This information was published in 1966 in An Encyclopaedia of New Zealand, edited by A. H. McLintock. It has not been corrected and will not be updated.
Up-to-date information can be found elsewhere in Te Ara.
TRIPP, Charles George
C. G. Tripp was the third son of the Rev. Charles Tripp, D.D., Rector of Kentisbeare and, later, of Silverton Rectory, Devonshire; his mother was Frances, daughter of Sir William Owen, Bart. He was born at Kentisbeare, Devonshire, on 1 July 1820 and was educated at the Merchant Taylors' School, London. He studied law in London and was called to the Bar in 1853. He came to New Zealand two years later and went as a cadet to Brittan and Burke's Halswell Station.
Along with J. B. A. Acland, also from the West Country, Tripp began to look for a station. They had £2,000 each but this was clearly not enough to buy a station already formed and stocked. All Canterbury including the foothills was already taken up and Tripp had the idea of applying for high country behind the foothills. They explored the upper reaches of the Rangitata, the Orari, and the Ashburton, and were believed to be the first white men to visit that country. They applied for, and were allotted, certain areas which were afterwards known as Mount Somers, Mount Possession, Mount Peel, and Orari Gorge, besides part of Mesopotamia and Hakatere. By 1857 they had 1,100 sheep on Mount Peel.
In 1861, when Acland was away and the stations were short of money, Tripp sold Mount Possession to Robert Tooth for £4,000. In 1862 Acland and Tripp dissolved partnership, Tripp taking Orari Gorge. He sold Mount Somers to his brother-in-law, Percy Cox. He married on 23 September 1858, Ellen Shephard, third daughter of Bishop Harper. They honeymooned at Akaroa and rode back through South Canterbury, fording the rivers and staying at stations on their way. There was only a cottage at Orari Gorge and, although there was a piano in it, amenities were few. They visited England in 1862, and Tripp found his father, who was nearly 80, almost blind and unable to recognise him. He refused to believe his son's stories of success. Thereupon Tripp wrote to his agent in New Zealand, instructing him to sell Orari Gorge and transmit the money to England. Tripp returned to Canterbury in time to buy back his station before the stock had been delivered. When the family moved into Orari Gorge in 1866, they experienced the great snow of 1867 and the great flood of 1868.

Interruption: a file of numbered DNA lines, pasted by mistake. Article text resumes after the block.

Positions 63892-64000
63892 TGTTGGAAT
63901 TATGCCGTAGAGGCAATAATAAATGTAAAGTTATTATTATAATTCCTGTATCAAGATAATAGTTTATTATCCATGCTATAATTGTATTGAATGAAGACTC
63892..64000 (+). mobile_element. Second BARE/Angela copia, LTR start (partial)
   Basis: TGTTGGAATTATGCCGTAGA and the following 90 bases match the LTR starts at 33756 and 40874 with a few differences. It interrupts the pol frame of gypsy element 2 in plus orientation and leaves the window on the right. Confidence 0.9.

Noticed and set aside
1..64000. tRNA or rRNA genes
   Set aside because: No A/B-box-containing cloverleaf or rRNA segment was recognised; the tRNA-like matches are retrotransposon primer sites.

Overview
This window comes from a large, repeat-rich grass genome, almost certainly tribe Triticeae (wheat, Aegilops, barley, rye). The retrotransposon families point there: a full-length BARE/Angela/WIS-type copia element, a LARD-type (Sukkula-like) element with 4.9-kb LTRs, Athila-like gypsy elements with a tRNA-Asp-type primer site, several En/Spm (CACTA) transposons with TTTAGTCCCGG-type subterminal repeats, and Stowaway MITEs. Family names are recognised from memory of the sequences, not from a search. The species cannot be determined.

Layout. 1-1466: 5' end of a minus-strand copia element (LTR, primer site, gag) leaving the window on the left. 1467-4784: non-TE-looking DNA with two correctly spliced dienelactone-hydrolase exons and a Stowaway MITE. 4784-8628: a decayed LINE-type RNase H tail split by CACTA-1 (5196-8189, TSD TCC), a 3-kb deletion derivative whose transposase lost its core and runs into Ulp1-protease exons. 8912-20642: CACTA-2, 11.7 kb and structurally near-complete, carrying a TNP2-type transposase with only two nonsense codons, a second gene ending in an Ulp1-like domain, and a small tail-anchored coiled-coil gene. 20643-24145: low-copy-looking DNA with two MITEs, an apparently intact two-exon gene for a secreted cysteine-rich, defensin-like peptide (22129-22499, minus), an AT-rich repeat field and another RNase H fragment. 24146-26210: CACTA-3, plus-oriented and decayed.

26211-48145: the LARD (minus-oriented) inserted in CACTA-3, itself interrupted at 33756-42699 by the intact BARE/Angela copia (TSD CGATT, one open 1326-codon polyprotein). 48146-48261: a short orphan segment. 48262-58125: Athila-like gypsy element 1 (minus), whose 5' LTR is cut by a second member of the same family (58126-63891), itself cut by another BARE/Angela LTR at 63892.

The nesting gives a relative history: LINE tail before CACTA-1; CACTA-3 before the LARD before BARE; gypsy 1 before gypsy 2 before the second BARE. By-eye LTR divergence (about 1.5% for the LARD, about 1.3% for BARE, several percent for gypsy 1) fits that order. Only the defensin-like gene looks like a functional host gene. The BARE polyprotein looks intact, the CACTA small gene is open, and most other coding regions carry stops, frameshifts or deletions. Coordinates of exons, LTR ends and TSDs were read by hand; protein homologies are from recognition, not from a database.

Charles Tripp was an ideal settler for a young colony. He was a sincere, generous-hearted man, tremendously energetic and always in a hurry. He was simple, yet shrewd – two qualities seldom joined together. He was impetuous and quick tempered, but the most kind-hearted of men. Consequently he could always get men to work for him. Although he had no eye for stock, he was a shrewd judge of country. As befitting the son-in-law of a bishop, he was a staunch member of the Church of England. His four sons were all good and able men. He died on 6 July 1897, aged 77.
by George Ranald Macdonald, Retired Farmer, Kaiapoi R.D.
- Early Canterbury Runs, Acland, L. G. D. (1946)
- My Early Days, Tripp, Ellen Shephard. (n.d.).